Very few coaching changes go smoothly.
As both the coach and the institution are trying to hide their true intentions, feelings get hurt, relationships get damaged and there are regrets, oh so many regrets.
Steve Sarkisian isn’t immune to this.
During Pac-12 media days on Wednesday, Sarkisian said his biggest regret in leaving Washington for USC was doing a radio interview the morning he left and denying to the host that he was switching schools.
“You know, it’s unfortunate. I did that Monday morning radio show with Mitch (Levy) every Monday morning after a game. And honestly, in hindsight, I probably shouldn’t have done that interview that morning,” Sarkisian said. “But I had committed to the interview. And I did the interview. There was nothing done, I hadn’t accepted the job at USC yet. Hindsight’s 20/20 in those moments. I probably should have stayed out of interviews and stayed away from cameras. But I did it. I tried to handle it to the best of my ability.
“So looking back, probably the biggest mistake was just going on-air. And Mitch did his job. I’m not upset with Mitch at all. I have a great deal of respect for Mitch. He did his job. I tried to answer the questions as best I could. Unfortunately it didn’t come out the best way I would have liked, but that’s life.”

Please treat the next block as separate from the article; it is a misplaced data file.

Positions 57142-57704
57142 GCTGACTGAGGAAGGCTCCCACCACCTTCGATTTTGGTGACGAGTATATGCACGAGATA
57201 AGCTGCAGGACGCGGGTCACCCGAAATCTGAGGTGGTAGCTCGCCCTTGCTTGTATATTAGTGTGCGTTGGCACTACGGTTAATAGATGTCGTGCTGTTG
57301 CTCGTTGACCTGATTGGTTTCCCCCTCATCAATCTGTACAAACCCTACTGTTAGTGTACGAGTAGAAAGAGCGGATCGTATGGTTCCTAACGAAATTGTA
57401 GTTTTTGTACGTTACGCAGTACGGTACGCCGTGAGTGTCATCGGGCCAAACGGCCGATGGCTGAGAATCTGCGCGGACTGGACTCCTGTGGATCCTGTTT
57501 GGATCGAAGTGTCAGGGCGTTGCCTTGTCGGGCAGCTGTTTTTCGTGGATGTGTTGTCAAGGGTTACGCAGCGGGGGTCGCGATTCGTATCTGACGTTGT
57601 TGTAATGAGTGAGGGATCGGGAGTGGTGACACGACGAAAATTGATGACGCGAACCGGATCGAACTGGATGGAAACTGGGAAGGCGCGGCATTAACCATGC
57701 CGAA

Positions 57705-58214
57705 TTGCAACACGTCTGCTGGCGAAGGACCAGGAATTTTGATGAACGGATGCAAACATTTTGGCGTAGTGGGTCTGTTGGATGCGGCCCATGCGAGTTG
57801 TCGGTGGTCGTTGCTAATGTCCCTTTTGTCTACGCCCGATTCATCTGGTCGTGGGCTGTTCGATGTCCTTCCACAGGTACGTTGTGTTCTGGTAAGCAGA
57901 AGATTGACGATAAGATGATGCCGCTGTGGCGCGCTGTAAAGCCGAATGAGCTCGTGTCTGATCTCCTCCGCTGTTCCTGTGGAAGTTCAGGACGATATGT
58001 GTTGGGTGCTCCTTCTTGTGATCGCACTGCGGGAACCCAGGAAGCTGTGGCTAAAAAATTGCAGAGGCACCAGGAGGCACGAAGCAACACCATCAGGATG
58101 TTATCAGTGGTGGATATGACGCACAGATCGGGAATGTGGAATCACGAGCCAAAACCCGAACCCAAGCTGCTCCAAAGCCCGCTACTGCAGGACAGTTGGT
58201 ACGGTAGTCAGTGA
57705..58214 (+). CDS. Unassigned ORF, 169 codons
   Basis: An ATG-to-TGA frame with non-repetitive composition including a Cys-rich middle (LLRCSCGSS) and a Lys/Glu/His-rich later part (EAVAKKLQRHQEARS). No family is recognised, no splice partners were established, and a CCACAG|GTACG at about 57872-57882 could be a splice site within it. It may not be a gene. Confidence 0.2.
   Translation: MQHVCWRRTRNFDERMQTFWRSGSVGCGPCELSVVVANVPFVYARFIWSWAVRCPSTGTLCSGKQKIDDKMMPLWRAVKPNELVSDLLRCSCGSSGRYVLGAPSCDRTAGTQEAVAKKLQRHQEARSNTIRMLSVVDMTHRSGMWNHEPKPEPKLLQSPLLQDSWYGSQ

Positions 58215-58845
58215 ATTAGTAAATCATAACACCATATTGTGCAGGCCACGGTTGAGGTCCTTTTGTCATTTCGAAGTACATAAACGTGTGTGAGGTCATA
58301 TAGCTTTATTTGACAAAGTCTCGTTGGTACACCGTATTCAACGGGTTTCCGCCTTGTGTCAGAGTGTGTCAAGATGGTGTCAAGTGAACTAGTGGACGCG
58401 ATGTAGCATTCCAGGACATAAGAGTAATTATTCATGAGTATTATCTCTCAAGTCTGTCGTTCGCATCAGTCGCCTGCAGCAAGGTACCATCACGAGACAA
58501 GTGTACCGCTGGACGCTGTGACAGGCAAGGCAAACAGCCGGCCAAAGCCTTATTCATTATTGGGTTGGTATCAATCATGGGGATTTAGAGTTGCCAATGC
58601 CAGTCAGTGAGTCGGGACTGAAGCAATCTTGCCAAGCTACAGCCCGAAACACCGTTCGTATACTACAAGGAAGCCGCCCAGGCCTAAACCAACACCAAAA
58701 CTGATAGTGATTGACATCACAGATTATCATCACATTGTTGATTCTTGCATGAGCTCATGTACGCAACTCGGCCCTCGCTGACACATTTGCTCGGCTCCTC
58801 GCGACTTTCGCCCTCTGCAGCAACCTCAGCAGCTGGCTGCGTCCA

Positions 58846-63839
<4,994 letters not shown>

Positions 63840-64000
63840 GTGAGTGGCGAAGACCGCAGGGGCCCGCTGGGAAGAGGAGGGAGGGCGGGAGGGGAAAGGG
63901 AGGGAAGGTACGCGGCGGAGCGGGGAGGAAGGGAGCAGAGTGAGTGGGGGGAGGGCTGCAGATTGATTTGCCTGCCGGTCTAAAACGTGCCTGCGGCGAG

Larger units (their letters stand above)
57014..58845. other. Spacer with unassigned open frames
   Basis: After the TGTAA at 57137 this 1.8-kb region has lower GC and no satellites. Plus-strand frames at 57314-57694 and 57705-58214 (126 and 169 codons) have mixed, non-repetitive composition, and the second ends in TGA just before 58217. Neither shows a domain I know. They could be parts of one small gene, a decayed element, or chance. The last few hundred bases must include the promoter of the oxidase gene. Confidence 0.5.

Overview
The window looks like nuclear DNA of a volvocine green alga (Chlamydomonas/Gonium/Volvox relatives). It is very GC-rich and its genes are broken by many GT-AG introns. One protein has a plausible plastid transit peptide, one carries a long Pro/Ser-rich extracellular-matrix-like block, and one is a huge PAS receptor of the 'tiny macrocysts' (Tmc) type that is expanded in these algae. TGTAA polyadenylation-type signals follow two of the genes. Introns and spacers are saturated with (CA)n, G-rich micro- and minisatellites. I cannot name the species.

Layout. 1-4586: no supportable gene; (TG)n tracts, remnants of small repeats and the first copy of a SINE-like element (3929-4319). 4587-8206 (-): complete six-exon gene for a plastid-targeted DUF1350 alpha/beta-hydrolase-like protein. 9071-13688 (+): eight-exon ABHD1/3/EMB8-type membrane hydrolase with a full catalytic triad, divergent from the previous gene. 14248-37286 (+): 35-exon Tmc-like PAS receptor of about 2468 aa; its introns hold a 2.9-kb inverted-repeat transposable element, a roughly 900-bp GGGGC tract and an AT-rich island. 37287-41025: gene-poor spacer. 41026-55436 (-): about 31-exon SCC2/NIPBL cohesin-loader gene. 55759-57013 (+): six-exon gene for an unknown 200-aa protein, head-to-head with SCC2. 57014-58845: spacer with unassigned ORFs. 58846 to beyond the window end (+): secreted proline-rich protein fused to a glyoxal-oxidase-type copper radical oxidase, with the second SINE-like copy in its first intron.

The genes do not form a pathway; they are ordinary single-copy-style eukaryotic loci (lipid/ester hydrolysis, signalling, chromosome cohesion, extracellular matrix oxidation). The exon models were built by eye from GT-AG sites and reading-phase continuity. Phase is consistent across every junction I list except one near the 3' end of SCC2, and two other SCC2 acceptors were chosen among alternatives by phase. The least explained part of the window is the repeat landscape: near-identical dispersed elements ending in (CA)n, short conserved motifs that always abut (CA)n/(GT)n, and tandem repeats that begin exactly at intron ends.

The way things transpired, with Sarkisian telling his Washington players of his departure just hours later and then jumping on a plane to Los Angeles, didn’t exactly paint the best picture, especially since USC's previous coach, Lane Kiffin, was hired in a clandestine way.
But Sarkisian said in the months since leaving it hasn’t all been bad. Washington players, who came home to the Los Angeles area for the summer, visited the USC offices to see their former coach. He said he’s tried to explain why he left and he doesn’t really know how most of his former players feel about it.
However, Sarkisian made a valid point that breaking up is never easy. He likened his leaving Washington to breaking up with a girlfriend, a weird, but appropriate analogy.
“I don’t think it’s ever easy. I don’t know if you guys have ever had girlfriends, but when you break up with your girlfriend it’s never easy,” Sarkisian said. “It’s always hard and you do it the best way you know how and you just try to be up-front and honest. You try not to disrespect one school or another school or some kids or another kid. In a perfect world I wish I would have gotten to our players sooner so they didn’t have to hear it from anybody else.
“But at the end of the day I got that opportunity to get up in front of them and address them so they knew exactly where I was coming from. That’s all you can ask for as a coach.”
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